Felix Salmon

Davos’s status levels

Here’s my infographic on the badges at Davos, put together with the invaluable help of Alex Leo and Juno Lee.

Greece’s game plan

Greek prime minister Lucas Papademos gave an important interview to the NYT on Monday night. Think for a minute about the natural fractiousness of bondholders, and then read this:

Don’t send Summers to the World Bank

Please, Barack, don’t do it! Hans Nichols is reporting today that Larry Summers wants to be the next head of the World Bank — no surprise there — and that Barack Obama is thinking of nominating him. It’s a dreadful idea.

Will fact-checking go the way of blogs?

Lucas Graves has by far the best and most sophisticated response to NYT ombudsman Arthur Brisbane’s silly question about “truth vigilantes”.

Greece’s endgame looms

The big deadline in Greece is March 20 — that’s when the country has a €14.4 billion bond maturing that it can’t afford to repay. So Greece and its creditors are playing chicken with each other right now. Both want to do a deal, which would involve a cash payment of about 15 cents on the euro being paid out by a rescue committee comprising the EU, the IMF, and the ECB. Existing bondholders would get shepherded into new debt which would be worth less than the old debt but at least would remain current, while Greece would avoid the parade of horribles associated with a “hard default”, with its banks retaining access to funding from the international community in general and the ECB in particular.

Suze Orman’s conflicts

I had a memorable conversation on Monday with Suze Orman and Kim Bishop, the face and president respectively of the new Approved Card prepaid debit card. I had quite a few questions for them, and they did answer them, even if at times I did feel as though we were speaking at cross purposes.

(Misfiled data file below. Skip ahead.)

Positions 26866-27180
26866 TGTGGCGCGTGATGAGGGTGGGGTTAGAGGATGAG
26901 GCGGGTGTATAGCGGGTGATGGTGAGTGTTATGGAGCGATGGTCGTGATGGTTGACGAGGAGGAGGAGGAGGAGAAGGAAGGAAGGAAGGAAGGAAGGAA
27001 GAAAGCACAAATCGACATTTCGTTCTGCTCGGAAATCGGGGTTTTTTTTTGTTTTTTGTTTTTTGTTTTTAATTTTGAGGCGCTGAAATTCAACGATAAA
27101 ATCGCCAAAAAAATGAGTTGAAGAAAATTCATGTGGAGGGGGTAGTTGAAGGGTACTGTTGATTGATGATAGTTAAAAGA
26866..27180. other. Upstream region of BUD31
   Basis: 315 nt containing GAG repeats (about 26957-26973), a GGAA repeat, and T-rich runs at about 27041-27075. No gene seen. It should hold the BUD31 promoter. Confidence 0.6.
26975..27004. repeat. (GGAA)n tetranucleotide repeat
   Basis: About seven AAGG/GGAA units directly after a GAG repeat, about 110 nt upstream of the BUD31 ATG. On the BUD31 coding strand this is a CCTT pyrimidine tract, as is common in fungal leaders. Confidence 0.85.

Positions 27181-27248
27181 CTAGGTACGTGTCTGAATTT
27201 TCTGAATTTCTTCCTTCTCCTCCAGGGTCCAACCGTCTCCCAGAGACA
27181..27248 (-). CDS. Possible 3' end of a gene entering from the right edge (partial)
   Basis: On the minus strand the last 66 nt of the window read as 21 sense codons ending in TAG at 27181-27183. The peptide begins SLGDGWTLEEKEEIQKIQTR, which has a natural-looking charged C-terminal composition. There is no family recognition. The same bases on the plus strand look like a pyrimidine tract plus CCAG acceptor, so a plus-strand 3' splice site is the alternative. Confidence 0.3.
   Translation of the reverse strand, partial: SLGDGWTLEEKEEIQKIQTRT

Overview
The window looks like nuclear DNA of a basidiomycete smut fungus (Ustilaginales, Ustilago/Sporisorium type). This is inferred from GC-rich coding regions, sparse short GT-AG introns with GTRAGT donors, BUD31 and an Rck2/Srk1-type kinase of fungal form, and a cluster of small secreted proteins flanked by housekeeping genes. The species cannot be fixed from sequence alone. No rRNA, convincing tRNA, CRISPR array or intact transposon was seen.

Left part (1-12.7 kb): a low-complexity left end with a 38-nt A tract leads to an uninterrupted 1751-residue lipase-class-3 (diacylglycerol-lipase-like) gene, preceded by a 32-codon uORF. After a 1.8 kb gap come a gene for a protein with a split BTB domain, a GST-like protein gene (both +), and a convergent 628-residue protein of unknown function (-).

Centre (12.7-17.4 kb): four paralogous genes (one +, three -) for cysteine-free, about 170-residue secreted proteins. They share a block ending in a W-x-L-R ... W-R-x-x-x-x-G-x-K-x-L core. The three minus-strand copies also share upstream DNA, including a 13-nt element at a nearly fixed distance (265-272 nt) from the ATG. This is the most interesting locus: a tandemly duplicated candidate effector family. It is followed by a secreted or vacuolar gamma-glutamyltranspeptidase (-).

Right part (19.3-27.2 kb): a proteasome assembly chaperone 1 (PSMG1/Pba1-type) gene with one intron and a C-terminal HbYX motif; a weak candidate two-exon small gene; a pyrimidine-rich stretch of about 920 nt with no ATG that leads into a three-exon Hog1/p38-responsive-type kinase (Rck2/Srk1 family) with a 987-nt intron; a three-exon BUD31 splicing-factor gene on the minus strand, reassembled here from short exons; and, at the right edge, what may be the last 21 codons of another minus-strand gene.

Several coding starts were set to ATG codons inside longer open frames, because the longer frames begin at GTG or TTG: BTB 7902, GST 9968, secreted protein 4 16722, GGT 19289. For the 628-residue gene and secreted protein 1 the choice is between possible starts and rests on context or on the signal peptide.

For-profits vs not-for-profits

When Mitt Romney started plugging his friend’s for-profit university as a solution to the problem of rising higher-education costs, he was surely doing well by a major campaign donor, while giving pretty bad advice to potential students: no one should enroll in an $81,000 21-month program in “video game art” if it has — as this one does — a graduation rate of just 38%.

ATM charge of the day, Holiday Inn edition

Paul Volcker likes to say that the only worthwhile financial innovation of the past 20 years has been the ATM. So I suppose it was only a matter of time before that, too, was rendered evil.

The Fear Index

I tend to find fictionalizations of high finance disappointing. I wasn’t a huge fan of Margin Call: it seemed to me oversimplistic and often quite silly in its portrayal of a how a bank like Lehman Brothers operates. And Adam Haslett’s hugely ambitious novel Union Atlantic was worse. In both cases, a series of senior bankers behaved in ways that senior bankers simply wouldn’t ever behave in reality.